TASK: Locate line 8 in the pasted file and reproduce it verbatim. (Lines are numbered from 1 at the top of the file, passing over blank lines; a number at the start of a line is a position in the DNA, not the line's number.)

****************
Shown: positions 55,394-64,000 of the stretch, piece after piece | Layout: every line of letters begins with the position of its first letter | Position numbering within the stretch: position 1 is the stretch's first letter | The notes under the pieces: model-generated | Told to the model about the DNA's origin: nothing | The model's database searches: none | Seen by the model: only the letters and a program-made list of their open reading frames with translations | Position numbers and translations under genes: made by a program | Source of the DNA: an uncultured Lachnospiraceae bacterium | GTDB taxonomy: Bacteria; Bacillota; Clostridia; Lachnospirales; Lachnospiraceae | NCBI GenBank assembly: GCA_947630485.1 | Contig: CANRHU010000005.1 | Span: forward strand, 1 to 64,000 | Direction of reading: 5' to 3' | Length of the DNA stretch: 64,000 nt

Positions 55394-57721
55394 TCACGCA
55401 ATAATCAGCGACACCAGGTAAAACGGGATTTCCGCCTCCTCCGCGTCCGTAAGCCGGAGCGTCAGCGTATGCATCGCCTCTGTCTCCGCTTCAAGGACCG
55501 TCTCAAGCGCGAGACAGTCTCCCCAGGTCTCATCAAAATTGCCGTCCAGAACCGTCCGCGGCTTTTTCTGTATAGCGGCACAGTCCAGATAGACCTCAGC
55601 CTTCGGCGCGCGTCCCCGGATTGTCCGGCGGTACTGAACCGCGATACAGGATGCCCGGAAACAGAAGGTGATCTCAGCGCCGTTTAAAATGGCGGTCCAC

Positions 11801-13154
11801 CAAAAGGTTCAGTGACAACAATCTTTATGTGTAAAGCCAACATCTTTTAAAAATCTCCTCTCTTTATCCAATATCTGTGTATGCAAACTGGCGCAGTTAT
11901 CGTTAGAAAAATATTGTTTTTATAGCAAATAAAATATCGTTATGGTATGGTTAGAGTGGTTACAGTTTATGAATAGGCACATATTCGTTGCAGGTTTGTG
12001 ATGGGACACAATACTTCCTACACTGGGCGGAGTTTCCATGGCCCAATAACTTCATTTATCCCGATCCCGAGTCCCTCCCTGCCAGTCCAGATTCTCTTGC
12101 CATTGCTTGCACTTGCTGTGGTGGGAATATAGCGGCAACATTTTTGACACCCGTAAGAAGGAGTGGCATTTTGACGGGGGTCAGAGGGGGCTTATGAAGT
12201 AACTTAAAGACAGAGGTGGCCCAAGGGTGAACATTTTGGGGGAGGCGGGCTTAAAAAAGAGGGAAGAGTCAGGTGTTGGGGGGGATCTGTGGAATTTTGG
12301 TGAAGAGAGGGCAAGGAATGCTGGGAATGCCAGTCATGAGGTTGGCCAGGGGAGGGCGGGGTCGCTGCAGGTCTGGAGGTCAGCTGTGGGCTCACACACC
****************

11801 CAAAAGGTTCAGTGACAACAATCTTTATGTGTAAAGCCAACATCTTTTAAAAATCTCCTCTCTTTATCCAATATCTGTGTATGCAAACTGGCGCAGTTAT